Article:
Honda’s Accord platform has been used as the base for a station wagon, sport coupe, luxury sedan, hybrid vehicle, minivan and high-performance sedan over the years. Not to mention the Acura TL.
In 2008, the TL came in two varieties: base and Type S. You could choose from either a five-speed automatic or six-speed manual transmission. The TL didn’t really qualify as a ground-shaking, pavement-destroying road missile, but with a relatively modest weight of 1,613 kilograms, the Type S could go from 0 to 100 km/h in the seven- to eight-second range and offered enough power to make things interesting.
Power came from Honda’s 3.5-litre twin cam V-6 with i-Vtec variable valve timing. Honda pioneered this now-standard engineering feature and the Type S powerplant was slightly larger than the bog-stock TL. It also pumped out 28 more horsepower and an additional 20 lb-ft of torque. All smoothly delivered.
The automatic featured steering-wheel-mounted shift paddles, as well as a floor shifter, which was a nice touch. A couple of other intriguing features on the Type S included a limited-slip differential and four-wheel-disc Brembo brakes, with ABS. The front brakes were, and are, four-piston caliper units and the Type S featured top-flight stopping power on par with any of its European rivals.
The Type S was essentially a luxury sedan with a dash of performance, rather than the other way around. It was loaded with convenience features and goodies. For example, full leather interior, climate control system, heated front seats, Bluetooth capability, six-CD stereo with MP3 download and power sunroof all came with it.
You could also order a Navi system, which was optional with the stock TL, but came standard on the Type S. This was a bilingual Navi, mind you, with the ability to recognize some 600 verbal commands. Unfortunately, “get lost” was not one of them.
As well as a higher price tag and more stuff, the Type S had a firmer ride than the regular TL, thanks to a sport-tuned suspension, and it featured some nice little styling cues to distinguish it from the regular version. For example, alloy wheels mounted on 17-inch tires, discrete badging, cool-looking dual chrome exhaust tips and a trunk-mounted spoiler.
There were a couple of ways to look at the TL. You could argue that it was basically an Accord wearing a track suit, or that it was an upscale sport sedan with its own identity and cachet. You decide.
One safety recall from Transport Canada to report. It concerns a possibly faulty power steering fluid hose that, if things got hot enough under the hood, might split and leak fluid, which could in turn result in an engine fire.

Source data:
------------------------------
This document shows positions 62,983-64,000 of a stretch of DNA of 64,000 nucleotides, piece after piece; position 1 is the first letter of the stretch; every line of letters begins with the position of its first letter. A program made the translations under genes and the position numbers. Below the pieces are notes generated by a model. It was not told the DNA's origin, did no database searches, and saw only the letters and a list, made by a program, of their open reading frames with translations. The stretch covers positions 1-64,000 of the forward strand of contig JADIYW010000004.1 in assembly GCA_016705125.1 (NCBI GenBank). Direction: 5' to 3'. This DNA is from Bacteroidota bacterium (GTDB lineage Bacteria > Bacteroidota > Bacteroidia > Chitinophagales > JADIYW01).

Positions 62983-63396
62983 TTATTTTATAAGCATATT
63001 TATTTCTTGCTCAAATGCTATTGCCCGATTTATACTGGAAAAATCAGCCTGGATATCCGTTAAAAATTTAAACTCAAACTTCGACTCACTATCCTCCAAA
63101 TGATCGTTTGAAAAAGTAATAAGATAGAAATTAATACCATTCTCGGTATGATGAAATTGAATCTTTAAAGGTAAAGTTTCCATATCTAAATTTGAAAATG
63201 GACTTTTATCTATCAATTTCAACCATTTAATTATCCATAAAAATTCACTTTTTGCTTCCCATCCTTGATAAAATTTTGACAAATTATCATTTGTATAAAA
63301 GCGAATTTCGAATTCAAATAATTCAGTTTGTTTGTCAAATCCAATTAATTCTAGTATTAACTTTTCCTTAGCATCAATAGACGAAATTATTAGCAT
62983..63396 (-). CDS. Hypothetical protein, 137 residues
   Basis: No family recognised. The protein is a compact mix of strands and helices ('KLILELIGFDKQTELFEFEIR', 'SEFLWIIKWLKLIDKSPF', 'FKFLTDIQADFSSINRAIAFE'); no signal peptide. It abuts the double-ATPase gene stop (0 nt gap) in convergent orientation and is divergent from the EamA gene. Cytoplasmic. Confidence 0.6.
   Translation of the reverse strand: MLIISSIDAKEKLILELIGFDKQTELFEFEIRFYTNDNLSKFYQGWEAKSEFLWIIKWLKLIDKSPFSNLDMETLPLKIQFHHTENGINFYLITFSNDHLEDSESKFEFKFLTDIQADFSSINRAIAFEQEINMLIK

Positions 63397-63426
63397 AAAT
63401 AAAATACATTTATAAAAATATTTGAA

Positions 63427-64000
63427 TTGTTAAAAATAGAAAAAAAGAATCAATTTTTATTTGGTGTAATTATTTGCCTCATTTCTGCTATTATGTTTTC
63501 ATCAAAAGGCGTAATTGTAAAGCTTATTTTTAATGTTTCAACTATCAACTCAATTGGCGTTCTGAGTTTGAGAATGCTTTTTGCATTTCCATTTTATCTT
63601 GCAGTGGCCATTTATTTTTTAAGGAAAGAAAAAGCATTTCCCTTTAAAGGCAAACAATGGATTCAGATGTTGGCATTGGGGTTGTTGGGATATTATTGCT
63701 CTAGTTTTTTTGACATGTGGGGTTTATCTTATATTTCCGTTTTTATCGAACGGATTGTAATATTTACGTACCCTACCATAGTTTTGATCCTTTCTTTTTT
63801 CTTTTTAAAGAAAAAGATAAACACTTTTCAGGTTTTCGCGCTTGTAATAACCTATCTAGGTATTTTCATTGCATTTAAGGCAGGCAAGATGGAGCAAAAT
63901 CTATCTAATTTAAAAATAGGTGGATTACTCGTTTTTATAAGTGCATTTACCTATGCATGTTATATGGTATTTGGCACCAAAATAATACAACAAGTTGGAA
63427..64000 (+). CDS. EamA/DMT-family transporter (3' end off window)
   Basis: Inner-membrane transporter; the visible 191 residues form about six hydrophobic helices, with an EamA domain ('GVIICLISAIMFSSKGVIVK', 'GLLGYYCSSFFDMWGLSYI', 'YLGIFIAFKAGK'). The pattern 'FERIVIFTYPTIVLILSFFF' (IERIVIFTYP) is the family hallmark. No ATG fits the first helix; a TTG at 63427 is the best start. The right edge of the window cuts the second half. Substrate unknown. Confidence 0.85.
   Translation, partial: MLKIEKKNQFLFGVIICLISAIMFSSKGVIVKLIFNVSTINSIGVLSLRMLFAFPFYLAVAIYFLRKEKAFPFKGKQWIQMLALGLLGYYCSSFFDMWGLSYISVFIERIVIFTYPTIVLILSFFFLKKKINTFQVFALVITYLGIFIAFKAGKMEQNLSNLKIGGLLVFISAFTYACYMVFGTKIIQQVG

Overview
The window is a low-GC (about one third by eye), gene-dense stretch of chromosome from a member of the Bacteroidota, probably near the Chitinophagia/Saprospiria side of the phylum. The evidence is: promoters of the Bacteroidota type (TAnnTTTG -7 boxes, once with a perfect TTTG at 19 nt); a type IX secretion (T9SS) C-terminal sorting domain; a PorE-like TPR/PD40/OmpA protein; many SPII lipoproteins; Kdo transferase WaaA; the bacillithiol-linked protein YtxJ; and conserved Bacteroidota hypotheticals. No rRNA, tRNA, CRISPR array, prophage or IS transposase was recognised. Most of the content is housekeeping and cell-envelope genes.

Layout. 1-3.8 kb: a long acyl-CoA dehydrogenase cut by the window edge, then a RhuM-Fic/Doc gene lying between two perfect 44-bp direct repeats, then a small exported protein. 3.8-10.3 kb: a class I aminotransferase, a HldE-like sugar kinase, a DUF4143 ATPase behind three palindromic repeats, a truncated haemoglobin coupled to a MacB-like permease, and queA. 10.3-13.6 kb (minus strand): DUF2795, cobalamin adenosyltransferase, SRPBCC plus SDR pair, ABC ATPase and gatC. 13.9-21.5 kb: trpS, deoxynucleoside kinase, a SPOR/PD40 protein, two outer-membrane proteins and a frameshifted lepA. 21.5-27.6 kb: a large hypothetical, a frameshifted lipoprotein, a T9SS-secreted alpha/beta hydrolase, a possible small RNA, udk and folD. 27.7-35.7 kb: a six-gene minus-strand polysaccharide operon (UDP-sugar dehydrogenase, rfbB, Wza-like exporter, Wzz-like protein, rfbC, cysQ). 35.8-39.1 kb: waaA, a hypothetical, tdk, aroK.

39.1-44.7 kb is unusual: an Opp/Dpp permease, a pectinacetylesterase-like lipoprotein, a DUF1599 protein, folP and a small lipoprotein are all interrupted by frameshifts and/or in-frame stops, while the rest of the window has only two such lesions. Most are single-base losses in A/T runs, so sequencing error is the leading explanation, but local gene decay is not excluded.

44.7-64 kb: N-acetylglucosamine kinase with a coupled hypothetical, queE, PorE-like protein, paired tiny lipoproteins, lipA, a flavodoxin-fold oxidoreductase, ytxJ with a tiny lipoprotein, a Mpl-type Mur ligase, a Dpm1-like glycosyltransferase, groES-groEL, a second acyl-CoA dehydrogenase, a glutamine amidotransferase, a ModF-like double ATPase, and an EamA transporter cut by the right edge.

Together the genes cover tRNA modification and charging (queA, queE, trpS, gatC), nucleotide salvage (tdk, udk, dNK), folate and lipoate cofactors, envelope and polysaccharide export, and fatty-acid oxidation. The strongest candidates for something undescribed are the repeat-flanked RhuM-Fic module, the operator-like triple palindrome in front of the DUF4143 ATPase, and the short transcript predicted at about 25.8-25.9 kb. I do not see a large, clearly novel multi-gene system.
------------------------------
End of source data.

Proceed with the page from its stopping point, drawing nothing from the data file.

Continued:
To this we can add an alert from the U.S. National Highway Traffic Safety Administration for a possibly flawed aftermarket front-end suspension ball joint, manufactured by Affinia Corp. and sold at NAPA and UAP outlets. It could break and cause an accident, and Acura is, or has been, notifying customers with the affected vehicles. This little glitch goes back to models manufactured from 2004 to 2008.
NHTSA has five technical service bulletins on file for this year of the TL. Two involve engine anomalies in the form of squeaky drive belts and “knocking” noises, while another has to do with a software alert, and a relatively minor mis-labelling issue. The most noteworthy of NHTSA’s TSBs concerns the manual six-speed transmission, which could exhibit signs of premature synchromesh failure, especially in third gear.
Consumer Reports likes the TL. So much so, in fact, it gives it a “good bet” designation in terms of overall reliability. There are apparently some issues with the electrical system, but nonetheless CR gives the 2008 TL its highest possible rating. Some comments from owners: “Wide turning radius,” “Navigation could be easier to use” and “Lotta car for the money.”
It’s the same message from market research company J.D. Power, which gives the ’08 TL high marks in most categories. It has some problems with the interior mechanical features and powertrain quality design, but otherwise, it’s all good and this iteration of the TL gets high marks for overall dependability.
Prices have dropped by about half for the TL. From a base price of just less than $43,000 in 2008, it’s down to around $21,000-$25,000. The Type S is fetching $2,000-$3,000 more than the base model, depending on options and extras.
2008 Acura TL
Original Base Price: $42,700; Black Book: $24,600-$26,800; Red Book: $21,600-$23,900
Engine: 3.5-litre V-6
Horsepower/Torque: 258 hp/233 lb-ft for base TL; 286 hp/256 lb-ft for Type S
Transmission: Five-speed automatic and six-speed manual (Type S only)
Fuel Economy (litres/100 km): 12.3 city/7.8 highway; premium gas
Alternatives: Infiniti G35, Cadillac CTS, Lexus GS350, BMW 328, Jaguar S-Type, Audi A4